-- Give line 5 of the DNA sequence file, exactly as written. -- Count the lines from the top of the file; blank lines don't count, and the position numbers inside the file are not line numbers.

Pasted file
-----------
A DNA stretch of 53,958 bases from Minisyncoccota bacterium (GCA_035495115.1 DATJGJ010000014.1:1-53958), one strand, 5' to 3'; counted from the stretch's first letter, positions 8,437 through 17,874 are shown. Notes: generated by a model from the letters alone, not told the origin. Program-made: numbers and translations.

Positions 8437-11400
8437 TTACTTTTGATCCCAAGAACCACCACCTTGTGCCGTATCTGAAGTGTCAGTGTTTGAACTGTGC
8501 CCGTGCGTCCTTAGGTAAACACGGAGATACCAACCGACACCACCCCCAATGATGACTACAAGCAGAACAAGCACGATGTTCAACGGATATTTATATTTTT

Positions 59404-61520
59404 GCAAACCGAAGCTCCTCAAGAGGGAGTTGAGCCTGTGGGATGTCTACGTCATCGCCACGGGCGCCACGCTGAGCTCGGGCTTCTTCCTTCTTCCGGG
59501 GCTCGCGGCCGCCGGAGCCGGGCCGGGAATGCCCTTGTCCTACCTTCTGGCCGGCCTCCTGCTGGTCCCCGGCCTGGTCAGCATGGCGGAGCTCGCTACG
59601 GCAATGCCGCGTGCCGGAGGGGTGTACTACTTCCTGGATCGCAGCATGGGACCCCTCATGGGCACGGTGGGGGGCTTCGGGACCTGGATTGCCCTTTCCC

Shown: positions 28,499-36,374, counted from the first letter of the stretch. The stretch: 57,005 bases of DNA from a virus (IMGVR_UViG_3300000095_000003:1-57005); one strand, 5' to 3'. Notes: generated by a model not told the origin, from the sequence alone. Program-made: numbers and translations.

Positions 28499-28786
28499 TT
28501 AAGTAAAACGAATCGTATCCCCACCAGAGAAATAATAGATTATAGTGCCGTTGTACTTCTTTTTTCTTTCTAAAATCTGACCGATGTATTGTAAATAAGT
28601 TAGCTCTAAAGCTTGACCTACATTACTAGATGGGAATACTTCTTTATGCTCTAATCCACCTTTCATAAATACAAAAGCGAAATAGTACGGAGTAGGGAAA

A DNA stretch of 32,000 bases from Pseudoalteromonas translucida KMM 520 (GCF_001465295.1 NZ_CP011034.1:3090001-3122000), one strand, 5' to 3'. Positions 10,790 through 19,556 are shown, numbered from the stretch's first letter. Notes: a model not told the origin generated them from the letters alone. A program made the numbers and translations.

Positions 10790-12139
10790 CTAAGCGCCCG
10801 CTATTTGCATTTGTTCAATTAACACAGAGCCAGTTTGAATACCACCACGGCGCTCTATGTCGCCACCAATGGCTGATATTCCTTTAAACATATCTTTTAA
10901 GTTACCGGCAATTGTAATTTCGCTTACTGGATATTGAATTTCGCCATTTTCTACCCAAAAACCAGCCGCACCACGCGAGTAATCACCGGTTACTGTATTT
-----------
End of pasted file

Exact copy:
Positions 59404-61520